RaceCoin takes to the track!
The RaceCoin team has hit another important target, confirming that the roadmap laid out to bring this ground-breaking product to market is being adhered to perfectly. With the Phantom Racing system having been tried out on a road car already, it recently made its track debut as well. Before you know it, drivers will be virtually racing each other all over the world…
At the moment, we’re still working with a prototype, but the results are positive – and just as importantly, on time.
Blasting round the Bilster Berg
RaceCoin’s track debut took place at the Bilster Berg circuit in the heart of Germany, about 200 km east of Cologne. The picturesque circuit is like a mini-Nürburgring, with 19 swooping corners over a 4.2-kilometer layout. As an all-round driving experience, it’s second to none: one of the reasons why it’s also used extensively for corporate events.
For RaceCoin, it was an opportunity to test some of the core parameters of its phantom racing technology to see if it works as effectively on a racetrack as it did in the first trial on the road.
And the result was a resounding yes. One of the biggest challenges so far has been to define the Phantom Racing algorithm and to ensure that the data collected by it is accurate and corresponds with the actual real-life situation. These goals have been met so far.
“We drove eight laps on the Bilster Berg track at full speed, meeting our expectations,” reported Matthias Dahm, RaceCoin’s Chief Operating Officer and responsible for overseeing every aspect of the project. “We tested the prototype app thoroughly and were able to successfully gather GPS data and coordinates, which are fundamental to the correct functioning of the system.”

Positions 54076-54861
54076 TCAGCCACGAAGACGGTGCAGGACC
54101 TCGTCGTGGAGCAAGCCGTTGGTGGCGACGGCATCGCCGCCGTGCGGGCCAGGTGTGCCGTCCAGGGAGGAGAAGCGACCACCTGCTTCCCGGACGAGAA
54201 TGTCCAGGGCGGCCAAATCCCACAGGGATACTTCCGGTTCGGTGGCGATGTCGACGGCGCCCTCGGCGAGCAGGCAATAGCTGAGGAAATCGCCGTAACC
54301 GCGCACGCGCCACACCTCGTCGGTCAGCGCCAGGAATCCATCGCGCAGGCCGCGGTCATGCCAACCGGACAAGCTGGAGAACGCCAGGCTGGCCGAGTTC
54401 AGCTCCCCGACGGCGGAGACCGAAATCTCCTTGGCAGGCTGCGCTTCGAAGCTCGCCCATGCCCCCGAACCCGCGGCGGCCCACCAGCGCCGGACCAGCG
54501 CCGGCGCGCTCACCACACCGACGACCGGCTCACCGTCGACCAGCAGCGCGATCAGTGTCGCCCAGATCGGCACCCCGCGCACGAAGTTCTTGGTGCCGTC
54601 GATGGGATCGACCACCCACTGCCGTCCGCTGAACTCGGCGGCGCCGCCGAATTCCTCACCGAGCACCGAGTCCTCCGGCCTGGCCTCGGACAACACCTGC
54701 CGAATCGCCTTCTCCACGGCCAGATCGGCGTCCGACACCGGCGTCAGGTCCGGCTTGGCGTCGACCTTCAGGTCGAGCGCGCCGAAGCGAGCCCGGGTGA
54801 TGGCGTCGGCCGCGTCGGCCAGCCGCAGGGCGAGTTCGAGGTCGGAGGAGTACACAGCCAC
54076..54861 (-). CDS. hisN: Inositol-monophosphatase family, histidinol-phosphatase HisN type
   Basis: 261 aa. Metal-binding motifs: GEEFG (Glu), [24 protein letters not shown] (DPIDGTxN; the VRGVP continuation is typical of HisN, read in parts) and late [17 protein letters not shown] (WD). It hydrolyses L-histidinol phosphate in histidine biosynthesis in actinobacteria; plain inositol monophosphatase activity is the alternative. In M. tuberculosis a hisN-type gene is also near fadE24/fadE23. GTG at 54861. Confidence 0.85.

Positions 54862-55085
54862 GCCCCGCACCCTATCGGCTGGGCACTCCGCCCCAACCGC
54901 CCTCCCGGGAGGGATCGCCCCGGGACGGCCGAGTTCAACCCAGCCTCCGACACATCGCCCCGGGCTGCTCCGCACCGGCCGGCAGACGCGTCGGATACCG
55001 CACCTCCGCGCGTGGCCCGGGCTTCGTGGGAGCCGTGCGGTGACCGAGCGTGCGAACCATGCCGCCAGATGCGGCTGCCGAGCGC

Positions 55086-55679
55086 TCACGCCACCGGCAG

In its full version, RaceCoin will be capturing a huge number of data channels, including weather data, car data, and circuit data. All these complex channels have to be elaborated one by one to make this extraordinary concept finally become a concrete reality. Then there is the work of data correlation: making sure that the information registered at the test is accurate.
“We can build on this test now and further develop it,” points out Matthias. “We got a lot of data and it was also a lot of fun to see what we’ve been working so hard towards comes into life on a race track at last! We are evaluating the data as we speak, and comparing that to the data captured by the race track. Everything seems to be in order so far, so it won’t be long before we’re out testing again. One of the key things for us is that we’re right on track according to our road map.”
During 2019, the key priority is finalizing the combined hardware and software platform. But at the same time, RaceCoin is busy securing partnership agreements with more circuits: by 2022, at least 40 should be on board. And it all started right here, with eight laps around the Bilster Berg.